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Financial Liberalization, Structural Change, and Real Exchange Rate Appreciations

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  • Felipe Meza
  • Carlos Urrutia

Abstract

We account for the appreciation of the real exchange rate in Mexico between 1988 and 2002 using a two sector dynamic general equilibrium model of a small open economy with two driving forces: (i) differential productivity growth across sectors and (ii) a decline in the cost of borrowing in foreign markets. These two mechanisms account for 60 percent of the decline in the relative price of tradable goods and explain a large fraction of the reallocation of labor across sectors. We do not find a significant role for migration remittances, foreign reserves accumulation, government spending, terms of trade, or import tariffs.

Suggested Citation

  • Felipe Meza & Carlos Urrutia, 2010. "Financial Liberalization, Structural Change, and Real Exchange Rate Appreciations," IMF Working Papers 10/63, International Monetary Fund.
  • Handle: RePEc:imf:imfwpa:10/63
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    1. Cashin, Paul & Cespedes, Luis F. & Sahay, Ratna, 2004. "Commodity currencies and the real exchange rate," Journal of Development Economics, Elsevier, vol. 75(1), pages 239-268, October.
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    Cited by:

    1. Sangeeta Pratap & Carlos Urrutia, 2012. "Financial Frictions and Total Factor Productivity: Accounting for the Real Effects of Financial Crises," Review of Economic Dynamics, Elsevier for the Society for Economic Dynamics, vol. 15(3), pages 336-358, July.
    2. Emilio Espino & Martín González Rozada, 2015. "On the Implications of Taxation for Investment, Savings and Growth: Evidence from Brazil, Chile and Mexico," IDB Publications (Working Papers) 89116, Inter-American Development Bank.
    3. repec:eee:asieco:v:50:y:2017:i:c:p:27-45 is not listed on IDEAS
    4. Gete, Pedro, 2015. "Housing demands, savings gluts and current account dynamics," Globalization and Monetary Policy Institute Working Paper 221, Federal Reserve Bank of Dallas, revised 01 Aug 2015.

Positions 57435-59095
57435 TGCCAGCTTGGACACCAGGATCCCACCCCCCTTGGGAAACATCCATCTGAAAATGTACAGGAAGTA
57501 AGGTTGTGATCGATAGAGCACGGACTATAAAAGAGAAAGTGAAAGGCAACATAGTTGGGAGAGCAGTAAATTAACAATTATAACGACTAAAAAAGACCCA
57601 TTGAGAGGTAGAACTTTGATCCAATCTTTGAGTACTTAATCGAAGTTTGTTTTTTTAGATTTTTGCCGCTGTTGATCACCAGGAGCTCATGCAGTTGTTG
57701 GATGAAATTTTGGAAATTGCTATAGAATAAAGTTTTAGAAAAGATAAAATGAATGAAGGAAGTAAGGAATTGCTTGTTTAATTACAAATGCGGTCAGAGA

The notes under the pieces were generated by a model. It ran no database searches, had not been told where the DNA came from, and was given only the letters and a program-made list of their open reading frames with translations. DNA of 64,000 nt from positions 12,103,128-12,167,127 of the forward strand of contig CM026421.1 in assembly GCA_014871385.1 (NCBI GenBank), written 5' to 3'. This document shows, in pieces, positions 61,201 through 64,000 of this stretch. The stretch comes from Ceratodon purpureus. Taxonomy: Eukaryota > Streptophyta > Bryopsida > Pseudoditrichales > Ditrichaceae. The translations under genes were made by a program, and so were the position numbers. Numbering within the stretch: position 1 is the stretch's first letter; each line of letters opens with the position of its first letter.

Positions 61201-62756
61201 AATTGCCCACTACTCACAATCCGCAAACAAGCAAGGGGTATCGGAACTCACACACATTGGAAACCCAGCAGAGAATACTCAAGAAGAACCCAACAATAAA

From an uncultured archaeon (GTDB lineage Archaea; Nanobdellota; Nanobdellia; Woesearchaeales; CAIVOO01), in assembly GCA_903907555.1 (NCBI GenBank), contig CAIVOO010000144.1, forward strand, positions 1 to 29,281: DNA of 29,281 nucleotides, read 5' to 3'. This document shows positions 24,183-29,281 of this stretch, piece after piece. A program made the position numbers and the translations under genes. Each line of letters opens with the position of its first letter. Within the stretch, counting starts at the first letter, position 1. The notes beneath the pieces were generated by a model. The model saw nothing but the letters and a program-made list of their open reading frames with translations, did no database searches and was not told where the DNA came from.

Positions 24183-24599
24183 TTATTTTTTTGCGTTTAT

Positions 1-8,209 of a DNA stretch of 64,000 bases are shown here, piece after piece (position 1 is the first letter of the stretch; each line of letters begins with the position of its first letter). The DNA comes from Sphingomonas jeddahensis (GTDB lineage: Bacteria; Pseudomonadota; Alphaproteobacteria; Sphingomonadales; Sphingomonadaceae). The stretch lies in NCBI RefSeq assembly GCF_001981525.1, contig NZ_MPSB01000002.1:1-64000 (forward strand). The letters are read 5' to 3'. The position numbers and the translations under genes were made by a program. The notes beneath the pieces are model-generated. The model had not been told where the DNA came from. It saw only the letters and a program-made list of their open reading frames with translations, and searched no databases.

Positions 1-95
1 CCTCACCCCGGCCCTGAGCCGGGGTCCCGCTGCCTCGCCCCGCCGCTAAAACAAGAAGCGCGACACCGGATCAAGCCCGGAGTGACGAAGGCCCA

5. Lagoarde-Segot, Thomas & Leoni, Patrick L., 2013. "Pandemics of the poor and banking stability," Journal of Banking & Finance, Elsevier, vol. 37(11), pages 4574-4583.
    6. Beker, Victor A., 2012. "A case study on trade liberalization: Argentina in the 1990s," Economics Discussion Papers 2012-3, Kiel Institute for the World Economy (IfW).
    7. Luigi Bonatti & Andrea Fracasso, 2012. "The costs of rebalancing the China-US co-dependency," Rivista Internazionale di Scienze Sociali, Vita e Pensiero, Pubblicazioni dell'Universita' Cattolica del Sacro Cuore, vol. 120(1), pages 59-106.
    8. Guven, Cahit, 2016. "Financial integration: The role of tradable and non-tradable goods," Economic Modelling, Elsevier, vol. 53(C), pages 345-353.
    9. Guyot, Alexis & Lagoarde-Segot, Thomas & Neaime, Simon, 2014. "Foreign shocks and international cost of equity destabilization. Evidence from the MENA region," Emerging Markets Review, Elsevier, vol. 18(C), pages 101-122.
    10. Branko Milanovic & Carlos Villalobos Barría & Stephan Klasen & Sebastian Vollmer, 2016. "The Distribution Dynamics of Human Development in Mexico 1990–2010," Review of Income and Wealth, International Association for Research in Income and Wealth, vol. 62, pages 47-67, August.
    11. Bonatti, Luigi & Fracasso, Andrea, 2013. "Regime switches in the Sino-American co-dependency: Growth and structural change in China," Structural Change and Economic Dynamics, Elsevier, vol. 25(C), pages 1-32.
    12. Carlos A. Ibarra, 2013. "Capital Flows and Private Investment in Mexico," Economía Mexicana NUEVA ÉPOCA, , vol. 0(3, Cierre), pages 65-99.

    More about this item

    Keywords

    Economic models; Exchange rate appreciation; Reserves accumulation; Real effective exchange rates; Production growth; Government expenditures; Import tariffs; Mexico; Terms of trade; Trade liberalization; Workers remittances; Real Exchange Rate; Appreciation; Financial Liberalization; Structural Change; tradable goods; relative price; terms of trade shocks; Open Economy Macroeconomics; Economic Growth and Aggregate Productivity: General;

    JEL classification:

    • F3 - International Economics - - International Finance
    • F4 - International Economics - - Macroeconomic Aspects of International Trade and Finance

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